Billen, Andrew, New Statesman (1996)
ANDREW BILLEN on an attempt to make classrooms of our homes
Fearing itself at the end of its own history, the BBC has never been more mindful of its charter's remit to educate and inform. Nor, in this year of Our Dyke, has its late departed director general's enthusiasm for new technology and marketing deserted it. There is, therefore, a clutter of off air accompaniment to BBC2's A History of Britain. You've watched the programme, now access the website: "Have fun," the Radio Times invites us, "flying around historic locations or playing interactive games, or visit the site's reading room to bone up on the latest academic thinking." Or ring the events information line (Viking re-enactments in Leicester, medieval cooking demos at Hampton Court). Or buy the video and audio cassettes. Or send off for the free cardboard timeline. Concentrate, children, and you might learn something.
The trick is to turn the audience into a remedial class without it noticing. Such a project must flatter, not patronise, its patrons. The BBC's solution has been to employ one of the world's most grown-up populist historians. Simon Schama is a brand almost as respected as the BBC. The BBC gave us Civilisation and The Ascent of Man; Schama gave us Citizens and The Embarrassment of Riches. If you are going to have a solo author for 16 hour-long films, who better than Schama? As the series executive producer Martin Davidson says: "Our feeling was it's Simon or nobody."
So let us say, at once, it is good news that the BBC is doing this series (although, in fact, it was commissioned by Michael Jackson, who now runs Channel 4), and good that it persuaded Schama to write and present it. After last week's pre-1066 preamble and the account of the Norman conquest, there is already plenty of integrity to report. For one thing, although Schama does not interview other historians, he frequently shares with us his scepticism of his sources. The defeated Caledonian general at Mons Graupius in 79AD delivered the "first great anti-imperial speech", he tells us, and quotes him on the Romans: "They make a desolation and they call it peace." In fact, Schama admits, Tacitus wrote the speech for him long afterwards. And William the Conqueror's deathbed confession was, more than likely, put into his mouth by his chronicler, Ordericus Vitalis.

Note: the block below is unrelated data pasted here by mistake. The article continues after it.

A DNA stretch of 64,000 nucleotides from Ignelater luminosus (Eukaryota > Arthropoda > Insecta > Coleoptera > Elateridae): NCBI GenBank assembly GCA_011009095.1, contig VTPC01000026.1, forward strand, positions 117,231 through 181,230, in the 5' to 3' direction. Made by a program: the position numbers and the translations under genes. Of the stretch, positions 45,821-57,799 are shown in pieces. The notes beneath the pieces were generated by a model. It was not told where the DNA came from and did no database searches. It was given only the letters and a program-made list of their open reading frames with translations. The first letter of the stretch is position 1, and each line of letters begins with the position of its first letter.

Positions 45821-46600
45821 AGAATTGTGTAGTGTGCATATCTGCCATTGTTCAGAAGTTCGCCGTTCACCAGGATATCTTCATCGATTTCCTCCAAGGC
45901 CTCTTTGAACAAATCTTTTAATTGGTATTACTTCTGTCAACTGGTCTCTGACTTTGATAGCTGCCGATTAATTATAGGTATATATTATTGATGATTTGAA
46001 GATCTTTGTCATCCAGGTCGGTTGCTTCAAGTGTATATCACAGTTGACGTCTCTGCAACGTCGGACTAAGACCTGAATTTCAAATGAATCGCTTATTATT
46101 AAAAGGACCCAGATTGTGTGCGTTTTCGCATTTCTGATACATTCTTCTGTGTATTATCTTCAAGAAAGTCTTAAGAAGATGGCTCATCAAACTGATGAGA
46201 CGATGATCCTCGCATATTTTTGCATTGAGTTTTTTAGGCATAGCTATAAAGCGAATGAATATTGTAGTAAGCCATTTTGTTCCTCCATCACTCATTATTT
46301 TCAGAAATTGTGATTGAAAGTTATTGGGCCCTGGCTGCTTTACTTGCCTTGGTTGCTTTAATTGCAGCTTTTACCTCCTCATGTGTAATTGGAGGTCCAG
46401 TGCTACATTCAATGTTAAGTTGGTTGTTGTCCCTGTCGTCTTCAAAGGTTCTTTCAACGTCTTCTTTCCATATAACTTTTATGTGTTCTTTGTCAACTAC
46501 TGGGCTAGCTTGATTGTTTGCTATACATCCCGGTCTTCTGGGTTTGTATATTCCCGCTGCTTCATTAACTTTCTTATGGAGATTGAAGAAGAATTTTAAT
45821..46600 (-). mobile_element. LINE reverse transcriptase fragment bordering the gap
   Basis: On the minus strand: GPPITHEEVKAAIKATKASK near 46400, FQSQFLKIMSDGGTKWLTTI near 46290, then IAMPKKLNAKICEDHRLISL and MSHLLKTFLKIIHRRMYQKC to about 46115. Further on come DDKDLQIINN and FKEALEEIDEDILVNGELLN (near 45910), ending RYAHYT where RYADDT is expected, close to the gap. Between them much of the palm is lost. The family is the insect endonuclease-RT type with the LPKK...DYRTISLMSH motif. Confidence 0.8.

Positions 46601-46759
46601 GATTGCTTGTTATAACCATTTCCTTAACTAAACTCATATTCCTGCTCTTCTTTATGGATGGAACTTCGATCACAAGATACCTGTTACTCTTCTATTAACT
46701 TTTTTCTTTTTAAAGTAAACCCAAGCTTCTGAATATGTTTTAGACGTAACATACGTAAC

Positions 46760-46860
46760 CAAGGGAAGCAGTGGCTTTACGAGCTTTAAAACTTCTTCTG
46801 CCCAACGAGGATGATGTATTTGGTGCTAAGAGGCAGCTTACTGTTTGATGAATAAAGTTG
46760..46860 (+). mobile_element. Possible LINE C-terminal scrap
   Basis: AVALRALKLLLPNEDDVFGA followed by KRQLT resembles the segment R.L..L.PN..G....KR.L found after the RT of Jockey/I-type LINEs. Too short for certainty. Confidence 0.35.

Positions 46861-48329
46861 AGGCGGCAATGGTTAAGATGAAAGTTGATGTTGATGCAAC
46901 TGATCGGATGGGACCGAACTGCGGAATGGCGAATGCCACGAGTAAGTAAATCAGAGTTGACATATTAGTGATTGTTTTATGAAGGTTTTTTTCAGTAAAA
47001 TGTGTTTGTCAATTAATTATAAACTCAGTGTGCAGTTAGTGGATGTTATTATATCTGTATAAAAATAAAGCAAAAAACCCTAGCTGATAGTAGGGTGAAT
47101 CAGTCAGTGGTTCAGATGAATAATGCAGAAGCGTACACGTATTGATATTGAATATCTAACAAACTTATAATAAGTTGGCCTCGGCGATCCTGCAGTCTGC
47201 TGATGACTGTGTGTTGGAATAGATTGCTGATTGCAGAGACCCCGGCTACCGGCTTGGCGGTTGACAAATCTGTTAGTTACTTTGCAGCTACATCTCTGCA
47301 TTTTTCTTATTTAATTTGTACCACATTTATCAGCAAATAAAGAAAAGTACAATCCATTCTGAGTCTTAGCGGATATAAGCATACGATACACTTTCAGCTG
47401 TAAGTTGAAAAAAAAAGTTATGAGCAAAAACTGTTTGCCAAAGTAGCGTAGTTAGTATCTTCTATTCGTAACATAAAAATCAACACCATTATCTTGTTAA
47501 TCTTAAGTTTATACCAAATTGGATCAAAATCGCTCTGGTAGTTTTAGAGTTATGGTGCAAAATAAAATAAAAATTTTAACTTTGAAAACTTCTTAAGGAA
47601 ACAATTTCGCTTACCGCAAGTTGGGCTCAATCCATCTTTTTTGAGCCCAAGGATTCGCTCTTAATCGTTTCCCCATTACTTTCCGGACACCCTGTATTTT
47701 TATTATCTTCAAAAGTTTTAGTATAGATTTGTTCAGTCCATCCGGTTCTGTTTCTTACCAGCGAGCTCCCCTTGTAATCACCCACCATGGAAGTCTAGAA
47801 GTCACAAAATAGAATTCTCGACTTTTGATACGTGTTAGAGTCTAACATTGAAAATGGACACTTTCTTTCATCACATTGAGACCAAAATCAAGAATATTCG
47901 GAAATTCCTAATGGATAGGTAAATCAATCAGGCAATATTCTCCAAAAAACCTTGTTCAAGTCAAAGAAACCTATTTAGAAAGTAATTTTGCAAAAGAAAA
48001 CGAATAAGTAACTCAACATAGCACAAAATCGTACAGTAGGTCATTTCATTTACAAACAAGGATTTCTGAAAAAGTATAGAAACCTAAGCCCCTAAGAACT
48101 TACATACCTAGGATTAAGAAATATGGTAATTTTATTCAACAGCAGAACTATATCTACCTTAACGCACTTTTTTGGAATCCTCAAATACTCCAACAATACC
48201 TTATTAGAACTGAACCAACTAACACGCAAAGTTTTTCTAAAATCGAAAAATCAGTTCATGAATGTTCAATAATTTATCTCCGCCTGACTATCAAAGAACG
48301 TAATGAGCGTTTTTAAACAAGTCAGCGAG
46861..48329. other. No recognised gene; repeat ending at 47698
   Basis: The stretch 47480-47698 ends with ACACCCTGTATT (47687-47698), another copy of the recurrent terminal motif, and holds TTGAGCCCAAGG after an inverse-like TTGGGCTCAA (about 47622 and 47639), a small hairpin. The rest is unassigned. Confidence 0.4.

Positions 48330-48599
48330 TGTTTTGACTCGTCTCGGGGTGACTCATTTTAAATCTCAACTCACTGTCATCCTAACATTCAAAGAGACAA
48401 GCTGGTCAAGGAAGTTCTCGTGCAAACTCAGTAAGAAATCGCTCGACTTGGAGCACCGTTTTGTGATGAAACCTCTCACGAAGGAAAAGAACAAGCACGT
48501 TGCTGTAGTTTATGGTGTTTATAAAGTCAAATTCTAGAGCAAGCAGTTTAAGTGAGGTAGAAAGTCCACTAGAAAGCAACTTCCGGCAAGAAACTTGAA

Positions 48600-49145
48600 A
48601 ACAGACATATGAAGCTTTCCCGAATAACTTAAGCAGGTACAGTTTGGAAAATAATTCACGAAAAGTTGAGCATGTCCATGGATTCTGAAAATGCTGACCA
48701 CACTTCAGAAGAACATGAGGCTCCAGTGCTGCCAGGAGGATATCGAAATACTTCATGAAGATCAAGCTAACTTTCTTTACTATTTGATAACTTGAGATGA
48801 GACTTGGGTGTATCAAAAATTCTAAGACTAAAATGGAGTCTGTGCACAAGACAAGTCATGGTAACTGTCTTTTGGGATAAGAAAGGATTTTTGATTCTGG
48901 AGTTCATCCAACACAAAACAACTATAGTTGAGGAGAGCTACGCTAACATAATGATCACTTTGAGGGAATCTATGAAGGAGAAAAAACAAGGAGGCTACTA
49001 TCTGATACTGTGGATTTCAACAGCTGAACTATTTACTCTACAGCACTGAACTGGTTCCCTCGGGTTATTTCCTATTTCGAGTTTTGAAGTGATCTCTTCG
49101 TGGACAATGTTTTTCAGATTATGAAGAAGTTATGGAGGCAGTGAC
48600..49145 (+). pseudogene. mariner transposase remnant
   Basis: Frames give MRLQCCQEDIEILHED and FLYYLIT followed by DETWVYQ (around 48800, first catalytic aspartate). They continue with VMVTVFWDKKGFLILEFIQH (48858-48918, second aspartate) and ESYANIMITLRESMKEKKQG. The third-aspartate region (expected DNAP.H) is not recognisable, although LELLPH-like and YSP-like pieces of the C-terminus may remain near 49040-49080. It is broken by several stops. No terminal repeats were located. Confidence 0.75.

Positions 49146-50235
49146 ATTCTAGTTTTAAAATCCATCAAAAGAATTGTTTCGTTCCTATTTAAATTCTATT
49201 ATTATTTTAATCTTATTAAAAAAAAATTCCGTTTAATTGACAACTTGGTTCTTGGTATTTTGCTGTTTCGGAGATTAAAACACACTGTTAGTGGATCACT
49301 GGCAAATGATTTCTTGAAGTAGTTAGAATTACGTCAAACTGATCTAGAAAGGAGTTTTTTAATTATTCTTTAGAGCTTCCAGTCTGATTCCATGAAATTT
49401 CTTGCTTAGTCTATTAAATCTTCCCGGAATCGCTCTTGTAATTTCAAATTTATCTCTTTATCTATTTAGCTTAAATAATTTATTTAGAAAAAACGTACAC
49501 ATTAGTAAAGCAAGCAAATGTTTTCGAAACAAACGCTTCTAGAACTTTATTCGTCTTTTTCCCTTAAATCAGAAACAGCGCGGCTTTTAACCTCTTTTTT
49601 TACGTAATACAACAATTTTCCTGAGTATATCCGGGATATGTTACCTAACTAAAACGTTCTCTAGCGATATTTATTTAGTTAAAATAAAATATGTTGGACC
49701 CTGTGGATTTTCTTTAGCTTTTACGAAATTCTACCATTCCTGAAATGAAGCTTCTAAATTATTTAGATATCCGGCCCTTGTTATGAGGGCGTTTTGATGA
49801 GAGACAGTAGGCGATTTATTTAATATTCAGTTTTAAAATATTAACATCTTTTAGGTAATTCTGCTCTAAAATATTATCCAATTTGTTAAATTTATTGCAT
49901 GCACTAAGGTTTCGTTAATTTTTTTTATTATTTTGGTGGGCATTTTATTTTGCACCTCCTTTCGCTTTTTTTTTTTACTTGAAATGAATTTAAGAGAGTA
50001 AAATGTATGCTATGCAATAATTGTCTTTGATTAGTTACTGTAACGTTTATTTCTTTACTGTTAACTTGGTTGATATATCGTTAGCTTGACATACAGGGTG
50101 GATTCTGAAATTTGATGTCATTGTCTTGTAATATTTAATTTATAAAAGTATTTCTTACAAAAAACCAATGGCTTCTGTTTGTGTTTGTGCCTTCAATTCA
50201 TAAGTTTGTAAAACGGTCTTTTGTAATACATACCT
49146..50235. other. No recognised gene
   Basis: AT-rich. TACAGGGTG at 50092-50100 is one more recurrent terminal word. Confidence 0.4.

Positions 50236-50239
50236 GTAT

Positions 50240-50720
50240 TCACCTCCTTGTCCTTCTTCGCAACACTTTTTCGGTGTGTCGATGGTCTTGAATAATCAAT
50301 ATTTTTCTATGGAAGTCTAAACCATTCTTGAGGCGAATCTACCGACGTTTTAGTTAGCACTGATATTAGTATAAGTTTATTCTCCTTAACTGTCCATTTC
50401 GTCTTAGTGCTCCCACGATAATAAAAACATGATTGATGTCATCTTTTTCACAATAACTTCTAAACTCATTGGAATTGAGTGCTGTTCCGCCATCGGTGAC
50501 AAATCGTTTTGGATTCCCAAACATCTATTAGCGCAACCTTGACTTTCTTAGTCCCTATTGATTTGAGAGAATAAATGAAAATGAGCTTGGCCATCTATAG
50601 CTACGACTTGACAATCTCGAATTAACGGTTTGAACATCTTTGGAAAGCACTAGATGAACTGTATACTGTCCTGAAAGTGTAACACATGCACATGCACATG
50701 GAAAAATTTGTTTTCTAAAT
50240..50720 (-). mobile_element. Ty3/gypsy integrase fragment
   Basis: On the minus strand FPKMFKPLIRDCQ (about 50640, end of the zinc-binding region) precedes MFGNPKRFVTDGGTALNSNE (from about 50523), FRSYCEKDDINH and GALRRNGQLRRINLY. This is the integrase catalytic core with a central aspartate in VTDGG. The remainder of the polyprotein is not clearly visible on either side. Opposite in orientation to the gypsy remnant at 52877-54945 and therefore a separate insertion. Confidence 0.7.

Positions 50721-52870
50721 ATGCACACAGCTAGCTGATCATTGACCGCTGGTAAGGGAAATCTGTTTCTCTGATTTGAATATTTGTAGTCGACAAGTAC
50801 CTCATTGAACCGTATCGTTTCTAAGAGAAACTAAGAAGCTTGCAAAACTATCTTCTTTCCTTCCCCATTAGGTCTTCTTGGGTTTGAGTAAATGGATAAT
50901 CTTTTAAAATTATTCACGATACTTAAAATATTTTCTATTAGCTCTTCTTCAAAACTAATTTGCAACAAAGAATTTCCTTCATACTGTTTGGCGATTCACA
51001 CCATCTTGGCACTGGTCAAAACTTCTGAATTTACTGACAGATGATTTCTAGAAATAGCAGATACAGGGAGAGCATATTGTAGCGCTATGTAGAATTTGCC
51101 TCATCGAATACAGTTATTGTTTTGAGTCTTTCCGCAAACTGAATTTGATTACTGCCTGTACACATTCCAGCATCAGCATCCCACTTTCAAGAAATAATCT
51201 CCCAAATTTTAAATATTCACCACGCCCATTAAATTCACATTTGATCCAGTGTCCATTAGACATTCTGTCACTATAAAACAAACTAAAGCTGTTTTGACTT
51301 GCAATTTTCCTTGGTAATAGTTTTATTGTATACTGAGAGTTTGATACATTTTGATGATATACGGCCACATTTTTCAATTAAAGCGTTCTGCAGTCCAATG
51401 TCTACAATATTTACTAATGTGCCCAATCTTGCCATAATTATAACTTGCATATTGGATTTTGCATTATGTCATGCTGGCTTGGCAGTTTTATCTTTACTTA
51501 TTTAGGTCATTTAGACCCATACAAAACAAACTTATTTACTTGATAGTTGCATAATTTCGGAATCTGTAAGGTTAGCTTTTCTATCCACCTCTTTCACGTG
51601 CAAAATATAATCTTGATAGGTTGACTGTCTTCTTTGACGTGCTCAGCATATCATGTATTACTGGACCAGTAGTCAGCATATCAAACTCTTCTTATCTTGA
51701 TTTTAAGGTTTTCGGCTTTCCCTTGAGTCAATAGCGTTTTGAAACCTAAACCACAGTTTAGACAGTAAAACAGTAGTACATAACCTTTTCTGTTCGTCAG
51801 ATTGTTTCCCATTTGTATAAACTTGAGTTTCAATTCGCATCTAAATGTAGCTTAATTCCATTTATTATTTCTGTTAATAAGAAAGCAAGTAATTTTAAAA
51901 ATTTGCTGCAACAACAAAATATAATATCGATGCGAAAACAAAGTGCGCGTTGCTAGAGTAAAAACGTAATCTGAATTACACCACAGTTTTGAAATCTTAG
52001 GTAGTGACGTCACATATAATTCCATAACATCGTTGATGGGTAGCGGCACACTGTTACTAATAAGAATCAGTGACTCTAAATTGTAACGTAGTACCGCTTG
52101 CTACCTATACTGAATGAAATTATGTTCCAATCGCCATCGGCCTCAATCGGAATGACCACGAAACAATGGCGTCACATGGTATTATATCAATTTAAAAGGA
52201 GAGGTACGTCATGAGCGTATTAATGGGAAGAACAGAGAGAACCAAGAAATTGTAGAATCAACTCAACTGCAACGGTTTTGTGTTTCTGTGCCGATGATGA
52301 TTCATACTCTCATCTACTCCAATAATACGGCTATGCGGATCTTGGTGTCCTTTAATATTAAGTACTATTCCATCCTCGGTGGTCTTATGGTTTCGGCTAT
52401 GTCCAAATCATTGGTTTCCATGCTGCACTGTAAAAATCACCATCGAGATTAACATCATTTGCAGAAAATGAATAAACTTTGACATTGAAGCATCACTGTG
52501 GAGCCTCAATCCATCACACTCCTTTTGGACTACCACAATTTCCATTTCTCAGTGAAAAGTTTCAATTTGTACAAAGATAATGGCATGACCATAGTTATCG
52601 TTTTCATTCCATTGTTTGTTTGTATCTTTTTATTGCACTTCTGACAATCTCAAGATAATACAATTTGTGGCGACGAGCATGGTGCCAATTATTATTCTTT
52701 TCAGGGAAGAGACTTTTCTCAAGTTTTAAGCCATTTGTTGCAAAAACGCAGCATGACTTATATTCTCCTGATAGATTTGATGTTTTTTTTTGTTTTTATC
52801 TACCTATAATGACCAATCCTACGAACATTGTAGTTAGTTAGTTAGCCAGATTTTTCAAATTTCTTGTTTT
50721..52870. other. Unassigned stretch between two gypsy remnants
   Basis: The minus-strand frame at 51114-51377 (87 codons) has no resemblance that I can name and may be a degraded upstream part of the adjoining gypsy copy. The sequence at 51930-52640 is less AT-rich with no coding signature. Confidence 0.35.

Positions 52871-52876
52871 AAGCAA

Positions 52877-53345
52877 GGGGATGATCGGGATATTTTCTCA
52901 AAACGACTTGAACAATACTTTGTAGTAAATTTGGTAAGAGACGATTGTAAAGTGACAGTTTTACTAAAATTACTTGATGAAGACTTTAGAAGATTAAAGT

Happily, this fastidiousness manages to coexist with Schama's journalistic eye for detail and contemporary comparison. In "Beginnings" (Sunday 1 October, 11.35pm, BBC1), he found a Viking graffito in an Orkney mausoleum reading "Inigerth is one horny bitch"; "Conquest" (Wednesday 4 October, 9.30pm, BBC2) ended with the image of William the Conqueror's body lying "naked, putrefying on a monastery floor", his supporters having flown from him like demagnetised iron filings. …